An intelligent investor will know a good business plan when they see one, and anything but will result in them rejecting your proposal. If you want to attract an investor, it is vital you make time to create a business plan that not only reflects your services, but entices them to become part of your company. Here are the important sections you will want to include in your proposal.
The Executive Summary
The Executive Summary is basically your initial pitch. It’s here that a potential investor will decide whether to read on or move on. You must therefore offer a clear explanation of your company and how you plan to grow. Qorus is offering some informative tips on the prose of proposals.
This section is your opportunity to brag about your USP, industry rank and how you aim to fill a gap in the market. You should also include your financial projections, which should include your company’s projected expenditure, revenue and profit over the next five years. You should also detail your investment figure and how you plan to use the funding.
The Company Overview
The company overview will offer a history into how your business was formed and your legal company status. You will also highlight your past achievements, which could provide an investor with an indication of your future success.
The Market Overview
This might be an investor’s first time in your industry, so they will want to know more about your sector – or find out how much you know. You should therefore identify the size of your competition, detail the different sectors in your industry and the market trends that can affect your company. Describe how much of the market you could attain with their investment and why you believe customers will turn to your business over industry rivals.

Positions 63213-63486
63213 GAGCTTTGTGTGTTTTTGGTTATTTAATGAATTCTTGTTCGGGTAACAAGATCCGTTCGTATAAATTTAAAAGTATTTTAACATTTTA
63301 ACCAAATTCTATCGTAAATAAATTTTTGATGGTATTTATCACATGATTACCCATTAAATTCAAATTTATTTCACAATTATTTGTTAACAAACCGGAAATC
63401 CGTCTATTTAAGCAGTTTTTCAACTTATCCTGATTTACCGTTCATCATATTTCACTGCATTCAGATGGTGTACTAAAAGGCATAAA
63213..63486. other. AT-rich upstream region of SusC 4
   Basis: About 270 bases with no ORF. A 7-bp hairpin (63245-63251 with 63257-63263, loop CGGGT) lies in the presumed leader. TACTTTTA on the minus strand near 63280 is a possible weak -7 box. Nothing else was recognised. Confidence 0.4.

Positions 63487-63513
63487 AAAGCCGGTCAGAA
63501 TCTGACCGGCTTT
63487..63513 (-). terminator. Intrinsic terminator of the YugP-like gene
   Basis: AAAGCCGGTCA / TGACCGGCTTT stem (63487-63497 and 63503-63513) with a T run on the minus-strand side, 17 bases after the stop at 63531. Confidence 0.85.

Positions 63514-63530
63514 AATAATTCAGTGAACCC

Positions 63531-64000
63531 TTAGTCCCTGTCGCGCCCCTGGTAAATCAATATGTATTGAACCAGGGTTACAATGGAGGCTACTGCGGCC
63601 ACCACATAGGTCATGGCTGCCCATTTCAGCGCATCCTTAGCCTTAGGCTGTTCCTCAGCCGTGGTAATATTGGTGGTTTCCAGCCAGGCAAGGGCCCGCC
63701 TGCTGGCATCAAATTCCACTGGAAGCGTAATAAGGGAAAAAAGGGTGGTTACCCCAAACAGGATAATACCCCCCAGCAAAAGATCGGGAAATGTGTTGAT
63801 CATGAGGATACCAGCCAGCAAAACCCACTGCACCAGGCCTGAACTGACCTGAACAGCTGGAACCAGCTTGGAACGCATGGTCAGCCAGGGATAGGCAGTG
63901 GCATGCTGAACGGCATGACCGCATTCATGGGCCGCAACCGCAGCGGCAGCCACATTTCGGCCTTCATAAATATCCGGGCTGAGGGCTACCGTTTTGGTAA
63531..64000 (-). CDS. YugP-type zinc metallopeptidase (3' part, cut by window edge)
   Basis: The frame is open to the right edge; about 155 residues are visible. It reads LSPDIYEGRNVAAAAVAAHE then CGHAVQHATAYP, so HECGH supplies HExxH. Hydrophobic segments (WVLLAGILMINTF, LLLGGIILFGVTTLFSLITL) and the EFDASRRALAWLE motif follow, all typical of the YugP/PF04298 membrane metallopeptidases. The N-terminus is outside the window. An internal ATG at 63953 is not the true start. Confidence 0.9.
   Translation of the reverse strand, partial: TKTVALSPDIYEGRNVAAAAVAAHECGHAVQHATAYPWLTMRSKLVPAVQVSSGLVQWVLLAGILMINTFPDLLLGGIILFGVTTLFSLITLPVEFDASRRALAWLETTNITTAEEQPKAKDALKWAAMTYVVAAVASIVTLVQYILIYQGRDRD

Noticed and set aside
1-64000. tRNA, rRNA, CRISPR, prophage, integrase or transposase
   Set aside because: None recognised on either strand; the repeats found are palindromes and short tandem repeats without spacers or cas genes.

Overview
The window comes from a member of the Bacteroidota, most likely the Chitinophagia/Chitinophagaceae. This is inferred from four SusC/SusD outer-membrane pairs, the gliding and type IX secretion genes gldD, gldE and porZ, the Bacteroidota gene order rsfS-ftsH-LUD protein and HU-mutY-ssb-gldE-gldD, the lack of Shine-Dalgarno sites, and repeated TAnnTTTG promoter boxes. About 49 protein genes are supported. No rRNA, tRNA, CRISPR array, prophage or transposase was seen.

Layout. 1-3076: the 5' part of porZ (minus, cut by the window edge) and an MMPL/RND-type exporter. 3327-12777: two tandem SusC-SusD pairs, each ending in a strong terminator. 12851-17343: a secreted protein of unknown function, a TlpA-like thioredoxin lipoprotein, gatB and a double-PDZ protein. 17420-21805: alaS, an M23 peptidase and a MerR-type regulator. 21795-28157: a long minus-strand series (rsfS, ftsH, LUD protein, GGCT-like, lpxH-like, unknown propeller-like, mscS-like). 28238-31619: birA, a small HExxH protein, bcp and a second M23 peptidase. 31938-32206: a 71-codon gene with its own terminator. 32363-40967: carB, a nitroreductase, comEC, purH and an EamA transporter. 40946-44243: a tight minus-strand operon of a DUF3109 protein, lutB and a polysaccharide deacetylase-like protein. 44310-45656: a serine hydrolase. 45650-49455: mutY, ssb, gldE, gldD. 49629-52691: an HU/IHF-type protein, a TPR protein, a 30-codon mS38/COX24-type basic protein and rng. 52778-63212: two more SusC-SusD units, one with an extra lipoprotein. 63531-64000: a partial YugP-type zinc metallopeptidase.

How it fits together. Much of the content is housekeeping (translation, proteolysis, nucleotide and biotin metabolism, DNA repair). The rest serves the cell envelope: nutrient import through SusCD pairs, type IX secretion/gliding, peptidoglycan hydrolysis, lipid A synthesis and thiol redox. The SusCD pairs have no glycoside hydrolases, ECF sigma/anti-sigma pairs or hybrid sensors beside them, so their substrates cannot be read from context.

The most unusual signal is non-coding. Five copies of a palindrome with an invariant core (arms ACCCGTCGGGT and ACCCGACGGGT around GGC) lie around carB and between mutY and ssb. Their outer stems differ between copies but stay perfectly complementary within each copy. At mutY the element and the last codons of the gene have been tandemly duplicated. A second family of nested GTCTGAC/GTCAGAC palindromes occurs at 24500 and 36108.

The Customer Analysis
You must prove to your investor that you understand your demographic. Identify the gender, age range, salary, education and geographical location of your core customers, and why they need your products or services. For example, customers may appreciate your proximity, quality of service, affordable pricing or fast delivery.
The Competitor Analysis
Every business must know the big, medium and small players in their industry. You must therefore include a competitor analysis section that indicates your direct competitors, whilst mentioning each company’s strengths and weaknesses.
Your indirect competitors will be people who may not have the exact same business model, but are still competing in the marketplace for custom. For example, a Spanish restaurant could be in competition with a Turkish restaurant. Again, mention the strengths and weakness of their services.
You must, however, prove to a potential investor that you have a competitive advantage, so don’t be afraid to highlight your unique selling point and how it surpasses your rivals’ business model.
The Marketing Plan
An experienced investor will know an effective marketing plan will be key to your company’s success, so offer a detailed marketing plan or they could lose interest in your proposal. How much money do you plan to invest in the marketing campaign? Where do you plan on promoting your items and services: online or in a physical location?